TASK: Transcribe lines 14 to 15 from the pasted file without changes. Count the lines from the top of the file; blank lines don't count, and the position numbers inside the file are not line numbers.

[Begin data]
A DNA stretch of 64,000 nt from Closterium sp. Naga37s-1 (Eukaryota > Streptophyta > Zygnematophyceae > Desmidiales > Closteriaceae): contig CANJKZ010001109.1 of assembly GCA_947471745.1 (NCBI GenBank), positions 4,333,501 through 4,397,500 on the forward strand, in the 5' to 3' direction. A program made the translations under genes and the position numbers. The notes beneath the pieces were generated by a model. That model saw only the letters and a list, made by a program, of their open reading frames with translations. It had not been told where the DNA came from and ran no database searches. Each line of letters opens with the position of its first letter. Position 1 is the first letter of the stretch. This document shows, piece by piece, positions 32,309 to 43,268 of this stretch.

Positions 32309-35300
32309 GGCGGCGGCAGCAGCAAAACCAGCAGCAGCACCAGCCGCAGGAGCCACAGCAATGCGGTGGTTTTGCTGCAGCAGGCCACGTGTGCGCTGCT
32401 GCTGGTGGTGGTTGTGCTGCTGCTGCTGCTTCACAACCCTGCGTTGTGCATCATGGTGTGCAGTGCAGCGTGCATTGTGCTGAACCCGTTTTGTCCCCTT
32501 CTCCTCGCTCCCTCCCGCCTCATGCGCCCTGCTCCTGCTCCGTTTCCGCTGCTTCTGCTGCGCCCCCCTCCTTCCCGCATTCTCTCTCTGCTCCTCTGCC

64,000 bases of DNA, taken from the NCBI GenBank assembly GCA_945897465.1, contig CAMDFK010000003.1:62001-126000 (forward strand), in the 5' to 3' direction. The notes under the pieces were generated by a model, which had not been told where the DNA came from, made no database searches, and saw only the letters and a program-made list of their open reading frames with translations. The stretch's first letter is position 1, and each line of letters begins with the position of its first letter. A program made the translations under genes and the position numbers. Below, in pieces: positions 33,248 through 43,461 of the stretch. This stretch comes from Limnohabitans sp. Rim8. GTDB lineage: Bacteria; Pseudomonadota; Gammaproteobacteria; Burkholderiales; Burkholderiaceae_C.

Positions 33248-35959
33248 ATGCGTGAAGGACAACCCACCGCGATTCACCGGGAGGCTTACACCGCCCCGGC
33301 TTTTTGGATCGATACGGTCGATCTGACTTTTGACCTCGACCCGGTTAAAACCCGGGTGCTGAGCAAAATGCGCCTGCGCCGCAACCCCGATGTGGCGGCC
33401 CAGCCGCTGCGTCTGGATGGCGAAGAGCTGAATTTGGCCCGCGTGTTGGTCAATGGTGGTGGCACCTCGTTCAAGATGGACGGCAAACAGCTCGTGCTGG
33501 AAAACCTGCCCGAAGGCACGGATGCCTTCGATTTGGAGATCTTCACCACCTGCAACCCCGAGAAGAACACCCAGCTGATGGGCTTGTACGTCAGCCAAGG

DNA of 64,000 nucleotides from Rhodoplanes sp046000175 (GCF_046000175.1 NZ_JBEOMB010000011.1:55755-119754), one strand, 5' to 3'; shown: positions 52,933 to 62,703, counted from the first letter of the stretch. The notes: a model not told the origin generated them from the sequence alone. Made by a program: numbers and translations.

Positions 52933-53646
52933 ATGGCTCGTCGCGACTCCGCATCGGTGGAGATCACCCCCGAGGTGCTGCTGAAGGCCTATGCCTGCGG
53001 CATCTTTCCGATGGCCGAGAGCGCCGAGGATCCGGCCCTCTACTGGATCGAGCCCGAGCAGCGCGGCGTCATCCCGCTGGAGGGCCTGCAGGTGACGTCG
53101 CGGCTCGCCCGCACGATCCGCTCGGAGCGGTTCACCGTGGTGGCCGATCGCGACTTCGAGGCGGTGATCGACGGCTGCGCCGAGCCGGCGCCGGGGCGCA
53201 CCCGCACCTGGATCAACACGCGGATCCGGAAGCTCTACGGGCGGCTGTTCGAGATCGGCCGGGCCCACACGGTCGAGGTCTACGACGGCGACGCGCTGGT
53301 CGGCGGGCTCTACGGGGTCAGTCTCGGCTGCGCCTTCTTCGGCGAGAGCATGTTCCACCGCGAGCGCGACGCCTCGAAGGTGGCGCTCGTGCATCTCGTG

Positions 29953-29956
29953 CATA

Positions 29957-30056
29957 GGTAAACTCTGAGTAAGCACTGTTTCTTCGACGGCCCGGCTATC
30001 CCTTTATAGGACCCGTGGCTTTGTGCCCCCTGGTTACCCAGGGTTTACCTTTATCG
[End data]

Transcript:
52933 ATGGCTCGTCGCGACTCCGCATCGGTGGAGATCACCCCCGAGGTGCTGCTGAAGGCCTATGCCTGCGG
53001 CATCTTTCCGATGGCCGAGAGCGCCGAGGATCCGGCCCTCTACTGGATCGAGCCCGAGCAGCGCGGCGTCATCCCGCTGGAGGGCCTGCAGGTGACGTCG